Dan Edmonds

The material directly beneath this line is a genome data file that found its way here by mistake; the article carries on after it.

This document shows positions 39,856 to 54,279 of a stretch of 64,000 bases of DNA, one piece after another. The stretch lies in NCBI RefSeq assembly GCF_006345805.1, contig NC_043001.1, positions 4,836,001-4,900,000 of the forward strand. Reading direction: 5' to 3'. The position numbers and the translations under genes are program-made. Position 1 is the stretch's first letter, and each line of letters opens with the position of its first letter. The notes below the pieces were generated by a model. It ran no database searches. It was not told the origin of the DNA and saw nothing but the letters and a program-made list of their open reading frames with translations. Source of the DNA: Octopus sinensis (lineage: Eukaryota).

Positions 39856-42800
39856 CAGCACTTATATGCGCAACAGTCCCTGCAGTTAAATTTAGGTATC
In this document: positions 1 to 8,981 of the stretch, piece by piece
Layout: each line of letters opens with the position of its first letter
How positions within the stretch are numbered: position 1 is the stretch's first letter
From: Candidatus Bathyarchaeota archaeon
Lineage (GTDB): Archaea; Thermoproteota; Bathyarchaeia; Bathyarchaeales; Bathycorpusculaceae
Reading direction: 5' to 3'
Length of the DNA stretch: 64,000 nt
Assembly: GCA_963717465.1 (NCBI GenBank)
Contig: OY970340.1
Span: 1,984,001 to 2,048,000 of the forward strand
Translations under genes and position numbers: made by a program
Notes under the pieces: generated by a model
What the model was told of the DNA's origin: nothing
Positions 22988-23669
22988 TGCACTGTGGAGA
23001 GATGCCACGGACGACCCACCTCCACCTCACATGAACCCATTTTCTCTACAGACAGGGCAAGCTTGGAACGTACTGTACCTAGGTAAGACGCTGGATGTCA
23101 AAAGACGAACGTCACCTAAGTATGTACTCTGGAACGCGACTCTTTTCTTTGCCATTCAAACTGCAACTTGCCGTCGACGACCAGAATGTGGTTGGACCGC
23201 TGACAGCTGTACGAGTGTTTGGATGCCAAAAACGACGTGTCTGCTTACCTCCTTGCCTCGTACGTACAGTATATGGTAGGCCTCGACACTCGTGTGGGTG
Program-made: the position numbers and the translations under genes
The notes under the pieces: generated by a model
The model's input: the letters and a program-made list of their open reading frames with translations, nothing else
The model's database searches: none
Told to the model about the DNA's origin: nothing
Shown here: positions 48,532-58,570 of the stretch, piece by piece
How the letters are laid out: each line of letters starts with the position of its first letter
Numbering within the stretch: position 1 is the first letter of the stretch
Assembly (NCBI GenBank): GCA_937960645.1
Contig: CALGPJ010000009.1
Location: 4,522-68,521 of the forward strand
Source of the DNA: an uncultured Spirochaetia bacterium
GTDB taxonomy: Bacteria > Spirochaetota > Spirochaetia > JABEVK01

From the grooving opening track “To Be That Needle,” to the charmingly lo-fi “Yearning,” Dan Edmonds presents himself as a folkie with a tough, inner-city edge on his debut album, Ladies on the Corner. It’s a stylistic shift he had been mulling over before Harlan Pepper’s dissolution, and as tracks began taking shape in his home studio, Edmonds soon realized he had no choice but to go all the way. “My idea was mainly to just hit record and see what came out,” he says. “A lot of the songs were created that way, but the entire album evolved over a long period of time. I used an 8-track machine, so I was really limited in that sense, but I loved the challenge. It was almost like trying to make the perfect demo. To me, demos always sound better than the final product in most cases.” Edmonds’ notion of not over-thinking the process extended to his lyrics as well, some of which spilled out in stream-of-consciousness fashion. Nevertheless, the imagery imbued in tracks such as “Love Can Be A Tunnel” and “Dead Couches” greatly adds to the overall dreaminess of Ladies On The Corner. Some will surely hear echoes of Kurt Vile, yet Edmonds’ well-established voice has in many ways never sounded more original, as if his intention is to deconstruct what it means to be a singer/songwriter in the first place.

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